Benvoulin Church in Kelowna. (Image: Prime Light Media)

Benvoulin Church in Kelowna. (Image: Prime Light Media)

UPDATE: Council approves designation for Kelowna’s Benvoulin Heritage Park

Benvoulin Heritage Park will be protected in perpetuity by a city bylaw

UPDATE: 2 p.m.

Kelowna council has approved heritage designation for Benvoulin Heritage Park.

The designation will protect the park with a bylaw ratified by council on Monday (Jan. 18) and will qualify the Central Okanagan Heritage Society for site-specific grants of up to $12,500 every three years to support conservation efforts.


The Central Okanagan Heritage Society (COHS) is seeking official heritage designation for Benvoulin Heritage Park to protect the site for years to come.

City council will consider granting that designation to the park, a popular wedding destination, at its Monday, Jan. 18 meeting. The designation would give the area long-term protection through a bylaw and qualify the land for heritage grants of up to $12,500 every three years. That money would be used for conservation efforts.

Currently, only Benvoulin Church is protected by such a designation, while the land and nearby McIver House and Reid Hall, are not. The McIver House is currently on the city’s Heritage Register but that offers little protection from redevelopment.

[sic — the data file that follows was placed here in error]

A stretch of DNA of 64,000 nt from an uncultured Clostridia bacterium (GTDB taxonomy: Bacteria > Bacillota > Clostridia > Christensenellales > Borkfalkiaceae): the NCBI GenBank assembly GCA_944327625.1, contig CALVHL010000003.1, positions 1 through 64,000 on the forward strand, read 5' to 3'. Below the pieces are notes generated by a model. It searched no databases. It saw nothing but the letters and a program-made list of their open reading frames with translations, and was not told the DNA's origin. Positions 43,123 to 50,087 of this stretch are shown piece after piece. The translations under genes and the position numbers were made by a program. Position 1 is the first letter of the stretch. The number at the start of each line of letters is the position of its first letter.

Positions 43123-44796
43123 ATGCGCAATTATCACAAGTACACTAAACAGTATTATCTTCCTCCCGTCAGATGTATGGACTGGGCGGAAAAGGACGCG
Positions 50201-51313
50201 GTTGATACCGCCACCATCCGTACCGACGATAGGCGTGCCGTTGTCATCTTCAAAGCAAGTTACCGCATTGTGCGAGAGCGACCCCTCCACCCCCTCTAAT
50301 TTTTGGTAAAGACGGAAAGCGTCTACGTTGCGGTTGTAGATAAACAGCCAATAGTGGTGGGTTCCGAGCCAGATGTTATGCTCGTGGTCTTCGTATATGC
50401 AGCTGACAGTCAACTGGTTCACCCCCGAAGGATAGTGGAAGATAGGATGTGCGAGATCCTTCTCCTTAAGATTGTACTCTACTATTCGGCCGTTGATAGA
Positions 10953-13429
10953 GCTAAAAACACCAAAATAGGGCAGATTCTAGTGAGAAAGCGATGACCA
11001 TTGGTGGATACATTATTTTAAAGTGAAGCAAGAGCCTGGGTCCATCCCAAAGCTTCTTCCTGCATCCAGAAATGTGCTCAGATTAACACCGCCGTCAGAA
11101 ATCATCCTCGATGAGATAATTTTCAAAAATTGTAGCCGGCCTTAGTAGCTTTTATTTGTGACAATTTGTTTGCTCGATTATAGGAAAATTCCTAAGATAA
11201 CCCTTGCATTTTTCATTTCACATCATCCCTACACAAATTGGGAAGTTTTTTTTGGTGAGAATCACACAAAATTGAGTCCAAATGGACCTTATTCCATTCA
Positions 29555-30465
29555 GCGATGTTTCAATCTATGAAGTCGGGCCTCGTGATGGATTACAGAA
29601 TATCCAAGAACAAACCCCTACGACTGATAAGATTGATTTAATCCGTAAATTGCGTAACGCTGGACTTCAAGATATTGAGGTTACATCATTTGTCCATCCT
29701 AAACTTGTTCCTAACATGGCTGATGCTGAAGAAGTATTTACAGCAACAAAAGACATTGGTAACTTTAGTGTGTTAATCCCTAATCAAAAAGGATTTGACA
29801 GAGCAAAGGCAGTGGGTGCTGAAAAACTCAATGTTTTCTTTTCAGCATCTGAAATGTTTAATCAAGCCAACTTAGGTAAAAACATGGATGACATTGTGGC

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Benvoulin Church and Reid Hall

The Benvoulin Heritage Church. (FIle)

Benvoulin Church was constructed in 1892 by Kelowna’s first mayor H.W. Raymer. It was the first protestant church in the Central Okanagan and the first Presbyterian church between Vernon and the U.S. border.

In the 1950s, Reid Hall was constructed, serving as a Sunday school and meeting place.

The site was almost demolished in the 1980s, until the COHS was formed in 1982, taking on the church as its first project The church reopened in 1986, with the tower rebuilt to its original appearance.

Reid Hall was replaced in 2000. Though newer than the other buildings on-site, it provides value as a community hall. The redevelopment was designed to be architecturally compatible with the church while being set far enough back to leave the church as the main focus of the area.

McIver House

McIver House. (Contributed)

The McIver farmhouse was built in 1904, notable due to its Eastern Canadian “vernacular saltbox” house-type, which was rare in Western Canada.

The house, originally located at 1950 KLO Road, was purchased by Harriet and Bernard McIver, to serve as the farmhouse for their 17-acre farming operation.

In 1994 the family donated the building to the COHS, which moved it to its current location and restored it.

Now, the Benvoulin Heritage Park site manager resides in the home.

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City of Kelowna